Dr. A. John Graham, professor emeritus of Classical studies, one of the foremost authorities on colonization in the ancient Greek world, died December 26, 2005 at age 75, in Cambridge, England, where he had lived since his retirement from Penn in 1995.
Dr. Graham was born into an old Quaker family in Lowestoft, Suffolk, in 1930, and was educated at Bootham, a famous Quaker school in Yorkshire. After service in the British Army during World War II, he entered King’s College Cambridge, from which he graduated with distinction in ancient history in 1952. He earned a Ph.D. at Cambridge, with time spent at the University of Munich, Germany, and at the British School at Athens, then taught for two years at Bedford College, London. In 1957, he accepted a teaching post at the University of Manchester, which he held for 20 years until coming to Penn as professor of Classical studies and becoming the Allen Memorial Professor of Greek in 1977.
Dr. Graham’s scholarly interests centered on Greek colonization, which was the subject of his prize-winning book, Colony and Mother City in Ancient Greece (1964, reprinted 1983), and of numerous articles and reviews. He also published on Roman imperial history, and co-edited a volume in honor of his teacher Victor Ehrenberg, Polis und Imperium, in 1965. His special competence in archaeology and epigraphy led to studies in Greek domestic life in articles on “An Attic Country House” and a study of bee hives.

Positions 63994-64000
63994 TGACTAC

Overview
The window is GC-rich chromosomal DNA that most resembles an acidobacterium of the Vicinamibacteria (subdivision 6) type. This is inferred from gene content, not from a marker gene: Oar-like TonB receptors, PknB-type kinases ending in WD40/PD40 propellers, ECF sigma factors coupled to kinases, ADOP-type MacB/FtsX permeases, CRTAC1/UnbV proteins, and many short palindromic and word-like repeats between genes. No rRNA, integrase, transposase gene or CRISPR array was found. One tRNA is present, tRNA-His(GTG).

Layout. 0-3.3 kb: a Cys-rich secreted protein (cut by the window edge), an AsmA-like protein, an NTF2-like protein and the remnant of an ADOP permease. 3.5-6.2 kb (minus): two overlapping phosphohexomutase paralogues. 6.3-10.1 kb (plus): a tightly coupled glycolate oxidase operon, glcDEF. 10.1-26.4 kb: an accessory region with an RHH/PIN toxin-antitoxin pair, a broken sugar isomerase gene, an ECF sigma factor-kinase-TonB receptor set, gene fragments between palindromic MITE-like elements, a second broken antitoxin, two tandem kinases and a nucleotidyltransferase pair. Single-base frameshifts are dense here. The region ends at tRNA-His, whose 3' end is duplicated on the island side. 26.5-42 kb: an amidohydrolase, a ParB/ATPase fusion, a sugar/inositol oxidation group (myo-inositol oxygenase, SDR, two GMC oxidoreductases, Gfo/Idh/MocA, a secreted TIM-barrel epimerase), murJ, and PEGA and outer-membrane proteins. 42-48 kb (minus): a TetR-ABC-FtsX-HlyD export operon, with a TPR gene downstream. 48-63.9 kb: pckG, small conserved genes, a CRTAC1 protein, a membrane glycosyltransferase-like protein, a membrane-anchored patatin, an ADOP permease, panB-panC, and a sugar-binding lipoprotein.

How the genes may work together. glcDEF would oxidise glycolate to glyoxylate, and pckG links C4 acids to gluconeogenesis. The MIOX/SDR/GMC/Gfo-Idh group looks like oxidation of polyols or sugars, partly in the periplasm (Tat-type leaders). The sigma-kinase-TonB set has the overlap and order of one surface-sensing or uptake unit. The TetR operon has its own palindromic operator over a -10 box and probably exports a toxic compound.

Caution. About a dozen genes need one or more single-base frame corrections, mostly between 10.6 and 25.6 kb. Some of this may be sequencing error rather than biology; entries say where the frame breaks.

Dr. Graham’s former colleague Martin Ostwald recalls that at Penn, “his sharp historical acumen, his intellectual clarity, and his compassionate nature soon found resonance among his students and colleagues alike.” Dr. Graham was at various times, chair of the Department of Classical studies, of the Graduate Group in Classical Studies, and of the Graduate Group in Ancient History. With his strong interests in religious and cultural history, and in cultural contacts within the ancient Mediterranean, he played a leading role in fostering the broad reach and interdisciplinary emphasis of Penn’s innovative graduate program in ancient history. He advised dissertations on a wide range of topics and inspired a loyal and devoted following among his former students. Despite his refusal to surrender to the use of e-mail, few students and colleagues regarded that as an obstacle to staying in touch with him, even after he withdrew to his native England upon his retirement in 1995. In 2002, a number of his former students expressed their esteem through the publication of Oikistes: Studies in Constitutions, Colonies, and Military Power in the Ancient World Offered in Honor of A.J. Graham.
Dr. Graham is survived by his wife, Jenny; sons, William and Oliver; and three grandchildren. The Department of Classical Studies is planning a memorial service for Dr. Graham later in the spring.